This week, a Mumsnet poll found 90% of those surveyed have trouble recognising scams.
Criminals target victims through stolen mail, hacking and the dark web to get their hands on key information, before fraudulently applying for loans and buying goods in their names.
Are you putting your identity at risk? Take our quiz to find out – and learn how to protect yourself...
What is phishing?
a) A form of riverside recreation.
b) A phone call or text claiming you have won an iPhone, a great supermarket voucher or other too-good-to-be-true deal.
c) An email from an unusual sender containing a link or an attachment.
ANSWER: b and c
Phishing is a form of cyber-crime conducted via email by someone posing as a legitimate institution to lure you into providing personal details. It can also be called vishing (phone calls) or smishing (texts).
Favoured tactics include deals that encourage you to click on hyperlinks or attachments as a way of getting your information. Never click on them.
Hovering over a link will reveal its URL. Look for spelling mistakes – common in phishing cases – or a different address. For example, barclays.co.uk could become barclaysbank.co.ukYou have trouble remembering passwords. Should you have:
a) The same one for everything?
b) Various combinations that include the name of pets or your birth date?
c) Different passwords made up of a mix of numbers, letters and symbols?
The easiest way to remember a password is to use just one but that is also potential disaster. Databases of illegally harvested information, obtained in attacks, are posted by hackers online.
If an account has been compromised and security is the same for all, Christmas has come early for the fraudsters. Other details, such as pets' names, can often be gleaned from social media.
If you find it difficult to recall lots of combinations, use a password manager. Many are free, such as Last Past, which generates strong passwords for your accounts and also stores them for you.
For the main password to the app, use a phrase with at least 14 characters, broken up with numbers or symbols.
You are heading off for some Christmas sun and want to show off your holiday snaps. Do you:
a) Post them on Instagram as soon as you get to the airport, the beach, the hotel, the pool etc?
b) Pick a selection of photos and post them once you've got home?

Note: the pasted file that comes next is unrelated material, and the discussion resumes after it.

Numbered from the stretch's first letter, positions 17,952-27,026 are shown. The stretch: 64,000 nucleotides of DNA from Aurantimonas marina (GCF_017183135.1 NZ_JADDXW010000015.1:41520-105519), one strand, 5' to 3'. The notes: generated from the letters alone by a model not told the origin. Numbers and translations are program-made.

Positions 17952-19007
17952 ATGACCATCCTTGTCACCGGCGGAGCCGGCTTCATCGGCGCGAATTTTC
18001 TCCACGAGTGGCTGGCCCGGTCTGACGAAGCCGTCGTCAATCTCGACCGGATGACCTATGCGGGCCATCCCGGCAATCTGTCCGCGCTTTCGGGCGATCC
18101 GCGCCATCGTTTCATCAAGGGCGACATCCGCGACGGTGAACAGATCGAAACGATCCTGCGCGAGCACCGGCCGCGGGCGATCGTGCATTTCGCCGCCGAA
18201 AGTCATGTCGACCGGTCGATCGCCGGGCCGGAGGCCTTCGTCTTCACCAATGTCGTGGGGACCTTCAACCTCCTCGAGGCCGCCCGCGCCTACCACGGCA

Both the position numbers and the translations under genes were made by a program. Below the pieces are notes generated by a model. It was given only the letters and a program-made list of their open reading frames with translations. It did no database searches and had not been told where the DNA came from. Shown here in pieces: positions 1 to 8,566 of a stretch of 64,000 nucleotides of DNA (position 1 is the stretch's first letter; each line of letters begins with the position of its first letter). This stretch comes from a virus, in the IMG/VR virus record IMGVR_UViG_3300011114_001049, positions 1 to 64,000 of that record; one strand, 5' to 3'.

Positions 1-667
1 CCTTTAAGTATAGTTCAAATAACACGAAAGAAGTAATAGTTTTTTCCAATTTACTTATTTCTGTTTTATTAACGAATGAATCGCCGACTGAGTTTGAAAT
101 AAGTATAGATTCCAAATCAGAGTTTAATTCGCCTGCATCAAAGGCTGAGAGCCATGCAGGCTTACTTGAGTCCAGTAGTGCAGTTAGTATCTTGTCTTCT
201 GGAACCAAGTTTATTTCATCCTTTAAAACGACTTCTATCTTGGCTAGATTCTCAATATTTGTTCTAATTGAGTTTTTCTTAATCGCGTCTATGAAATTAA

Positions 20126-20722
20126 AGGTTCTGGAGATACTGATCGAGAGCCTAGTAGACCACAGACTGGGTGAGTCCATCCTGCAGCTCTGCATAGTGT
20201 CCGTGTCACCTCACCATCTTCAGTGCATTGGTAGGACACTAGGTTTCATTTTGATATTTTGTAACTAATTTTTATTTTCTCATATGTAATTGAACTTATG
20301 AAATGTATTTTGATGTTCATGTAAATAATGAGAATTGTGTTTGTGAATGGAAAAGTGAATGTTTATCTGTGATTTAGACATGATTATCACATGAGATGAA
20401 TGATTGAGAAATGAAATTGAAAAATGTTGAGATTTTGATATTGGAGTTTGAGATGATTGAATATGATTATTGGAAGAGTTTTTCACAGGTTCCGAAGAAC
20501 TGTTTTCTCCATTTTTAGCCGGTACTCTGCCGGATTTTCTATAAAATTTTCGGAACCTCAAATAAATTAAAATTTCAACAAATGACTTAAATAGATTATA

c) Leave your phone in the hotel safe for two weeks?
ANSWER: b or c
You wouldn't leave keys under the mat, or your home or windows open when on holiday, would you?
But that's effectively what you're doing when posting holiday snaps on
It is an invitation to burglars. Many social media users also display personal information – date and place of birth etc – which is just what banks ask for in security checks.
Black Friday sale
See also: Martin Lewis warns of 'dirty scammers' using his name for fraud
See also: Family scammed out of £2,300 villa rental after emails intercepted
Your wi-fi connection goes down at home and you need to book a flight asap. Do you:
a) Use the free connection in the local shopping centre?
b) Visit a nearby coffee shop?
c) Curse but wait until your home connection is back up and running?
Public wi-fi spots are often not fully secure, so using them for online banking or shopping can have disastrous consequences.
The most common wi-fi threat is a man-in-the-middle attack when cyber-criminals take over a public network and redirect victims' communications through the network.
Another is to set up a spoof network – an "evil twin" – using the name of a shop, hotel or cafe then infiltrate the victim's device when they try to log on.
In short, emailing and using social networks are fine but avoid using banking services, and don't
shop online and reveal your financial details.
a) Give them the details?
b) Hang up and then call the number back?
c) Hang up, check the number is genuine and then call the bank from another phone line?
Banks will never ask for your personal details or security information, and customers should never respond to any call, email or text asking for this.
Fraudsters can also use fake numbers that look like the bank's phone number to hide their identity. Use a number checker tool on the bank's website to ensure it is genuine.
It is also worth phoning the bank from another line if possible, as crooks have been known to use a "no hang-up" scam, where they stay on the line to fool people into thinking they have called their bank.
You're cold-called by a travel agent or company offering a very cheap holiday. Do you:
a) Pay a deposit immediately to secure the deal?
c) Check their site for spelling mistakes, images copied from other sites and whether they are registered with the Association of British Travel Agents.
Fraudsters use fake online adverts, bogus sales calls, emails and text messages offering incredibly cheap rates to tempt you to book a holiday with them.
They may also steal images of hotels or rented apartments from other travel websites and pass them off as their own, as well as posting what appear to be genuine reviews.
The con comes when you are told to pay in cash or via a bank transfer for a holiday or villa that doesn't exist.
Don't reply to unsolicited emails, texts, social media or calls with holiday offers. Again, links and attachments in emails may lead to malicious sites or viruses.